The best of the best of the best...

For the end of the year, each of us is offering our “best” read book of 2019.

This seemed like an easy task at first...but what really is “best”? Nowadays, “best” in many contexts means no more than “most popular,” or even what has been made to appear most popular. Then there is the question of where taste and value lie. “Best” might mean what one person thought best according to their predilection, or what another judged best according to an abstract standard. Then one gets into varieties of “best”—“level best,” “second best.” “The best we can do.”  

The French Carmelite St Elizabeth of the Trinity famously said her favorite book (livre) was “the soul of Christ, because it delivered” (se livre) to her “all the Father’s secrets.” Our aim is a little less cosmic and witty; these offerings are only “favorite,” or “best,” in the context of this past year and of the many books we each read.


Palm-of-the-Hand Stories

Kawabata Yasunari

Kawabata was a twentieth century Japanese writer and 1968 Nobel Prize winner. Some of these extremely short stories are only a paragraph long. But with luminous clarity and wise, quiet reserve, Kawabata opens up Reality, human and otherwise, in all its beauty, folly, fragility, baseness, endurance, perfection, and ephemerality.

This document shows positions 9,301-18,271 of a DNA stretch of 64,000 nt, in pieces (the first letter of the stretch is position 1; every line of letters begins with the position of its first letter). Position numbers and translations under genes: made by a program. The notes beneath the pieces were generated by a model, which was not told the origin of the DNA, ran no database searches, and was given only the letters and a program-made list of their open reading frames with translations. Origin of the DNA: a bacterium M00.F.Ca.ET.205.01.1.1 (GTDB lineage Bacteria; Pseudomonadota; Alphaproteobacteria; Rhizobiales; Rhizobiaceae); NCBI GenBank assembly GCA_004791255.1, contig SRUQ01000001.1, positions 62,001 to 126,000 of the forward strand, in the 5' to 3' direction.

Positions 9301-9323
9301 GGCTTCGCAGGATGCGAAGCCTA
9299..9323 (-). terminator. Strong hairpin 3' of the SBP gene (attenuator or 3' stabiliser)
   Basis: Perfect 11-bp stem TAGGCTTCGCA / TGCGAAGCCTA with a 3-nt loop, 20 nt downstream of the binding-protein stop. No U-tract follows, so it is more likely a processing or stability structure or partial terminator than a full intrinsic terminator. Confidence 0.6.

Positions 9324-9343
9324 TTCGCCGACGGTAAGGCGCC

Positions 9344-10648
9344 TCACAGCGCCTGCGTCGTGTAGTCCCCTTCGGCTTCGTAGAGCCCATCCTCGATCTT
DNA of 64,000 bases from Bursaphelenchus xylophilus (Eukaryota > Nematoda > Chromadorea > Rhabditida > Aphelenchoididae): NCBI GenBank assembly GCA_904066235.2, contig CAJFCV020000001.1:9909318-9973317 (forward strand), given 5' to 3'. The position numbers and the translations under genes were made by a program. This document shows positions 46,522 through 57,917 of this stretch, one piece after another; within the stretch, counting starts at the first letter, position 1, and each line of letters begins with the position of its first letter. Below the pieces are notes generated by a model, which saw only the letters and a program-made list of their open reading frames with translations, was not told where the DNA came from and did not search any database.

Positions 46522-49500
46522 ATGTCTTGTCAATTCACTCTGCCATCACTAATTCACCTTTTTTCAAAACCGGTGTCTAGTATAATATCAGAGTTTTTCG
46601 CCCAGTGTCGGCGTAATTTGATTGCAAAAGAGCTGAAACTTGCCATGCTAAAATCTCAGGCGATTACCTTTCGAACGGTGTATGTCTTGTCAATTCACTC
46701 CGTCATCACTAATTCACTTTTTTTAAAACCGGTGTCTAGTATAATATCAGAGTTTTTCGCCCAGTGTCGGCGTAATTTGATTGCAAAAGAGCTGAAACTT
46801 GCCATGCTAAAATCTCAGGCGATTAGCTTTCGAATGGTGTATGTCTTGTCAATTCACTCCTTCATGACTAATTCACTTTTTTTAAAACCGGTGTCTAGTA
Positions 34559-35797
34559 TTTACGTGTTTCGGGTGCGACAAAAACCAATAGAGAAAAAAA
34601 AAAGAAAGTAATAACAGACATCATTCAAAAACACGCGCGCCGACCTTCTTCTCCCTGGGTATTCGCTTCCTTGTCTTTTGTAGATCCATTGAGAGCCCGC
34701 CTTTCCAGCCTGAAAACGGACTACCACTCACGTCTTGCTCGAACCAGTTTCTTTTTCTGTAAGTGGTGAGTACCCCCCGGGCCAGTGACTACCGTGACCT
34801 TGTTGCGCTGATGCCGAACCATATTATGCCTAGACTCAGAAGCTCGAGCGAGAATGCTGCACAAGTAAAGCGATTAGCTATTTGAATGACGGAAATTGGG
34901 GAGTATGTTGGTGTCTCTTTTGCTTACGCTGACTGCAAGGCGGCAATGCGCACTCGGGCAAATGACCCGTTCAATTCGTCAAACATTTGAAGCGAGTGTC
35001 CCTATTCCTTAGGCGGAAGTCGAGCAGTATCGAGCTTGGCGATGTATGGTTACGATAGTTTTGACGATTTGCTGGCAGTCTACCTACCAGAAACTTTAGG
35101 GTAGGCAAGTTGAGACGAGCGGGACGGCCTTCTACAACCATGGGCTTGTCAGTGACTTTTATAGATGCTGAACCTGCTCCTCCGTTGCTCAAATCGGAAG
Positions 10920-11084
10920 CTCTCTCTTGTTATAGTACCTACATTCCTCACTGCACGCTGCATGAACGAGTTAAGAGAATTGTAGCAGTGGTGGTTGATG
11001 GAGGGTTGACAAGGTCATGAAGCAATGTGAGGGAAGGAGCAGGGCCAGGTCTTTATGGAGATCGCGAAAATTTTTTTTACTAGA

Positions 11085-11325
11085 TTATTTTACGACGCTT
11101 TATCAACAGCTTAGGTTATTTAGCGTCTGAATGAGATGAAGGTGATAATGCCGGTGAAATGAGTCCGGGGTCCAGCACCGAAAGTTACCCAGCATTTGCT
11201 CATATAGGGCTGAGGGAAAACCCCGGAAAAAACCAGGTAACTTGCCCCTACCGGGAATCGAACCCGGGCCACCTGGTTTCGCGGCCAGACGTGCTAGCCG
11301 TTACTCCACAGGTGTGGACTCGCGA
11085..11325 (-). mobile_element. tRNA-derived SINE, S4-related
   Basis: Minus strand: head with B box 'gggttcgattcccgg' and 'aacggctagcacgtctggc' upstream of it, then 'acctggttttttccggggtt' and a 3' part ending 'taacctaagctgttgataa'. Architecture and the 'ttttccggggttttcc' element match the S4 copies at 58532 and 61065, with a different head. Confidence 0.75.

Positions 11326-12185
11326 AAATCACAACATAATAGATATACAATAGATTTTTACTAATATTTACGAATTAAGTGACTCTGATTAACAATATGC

When We Were Very Young

AA Milne

These poems for children hold both memories and new appreciation for grown-up children: being read to, reading to, and then just reading for pleasure and admiration (aided by Ernest Shepherd’s drawings). “James James...” “King John was not a good man,” etc produce delight over and over.


It Keeps Me Seeking: The Invitation from Science, Philosophy, & Religion

Andrew Briggs, Hans Halvorson, & Andrew Steane

Published by OUP, this is a beautiful book in every sense: tactile, visual, intellectual, editorial...Not apologetics, but “how science both enriches and is enriched by Christian faith.” Keen science accompanied by art, humanity, “a high bar on what constitutes good argument,” and inquiry that does not insist on providing certainty.


The Second Mountain: The Quest for a Moral Life

David Brooks

Two major periods in one’s life: first, the realization of aspirations and hopes—school, job, family, etc. Then—the “second mountain”— a nagging sense of unfulfillment and the transformation begins: a deepening of a moral sense, concern with profounder matters than money and social standing.  An insightful paradigm of human life.


Morals and the Meaning of Jesus: Reflections on the Hard Sayings

Nicholas Peter Harvey

"The will of God has to do with the calling and nurturing into full, vibrant life of people used to being at most half-alive, so that any awakening is liable to be drastic and the call for it shockingly at odds with what normally passes for morality." (p.31)


Honorable Mentions:

The Shattering of Loneliness       Erik Varden

A Tour of Bones                        Denise Inge

Spiritual Letters                         Wendy Beckett

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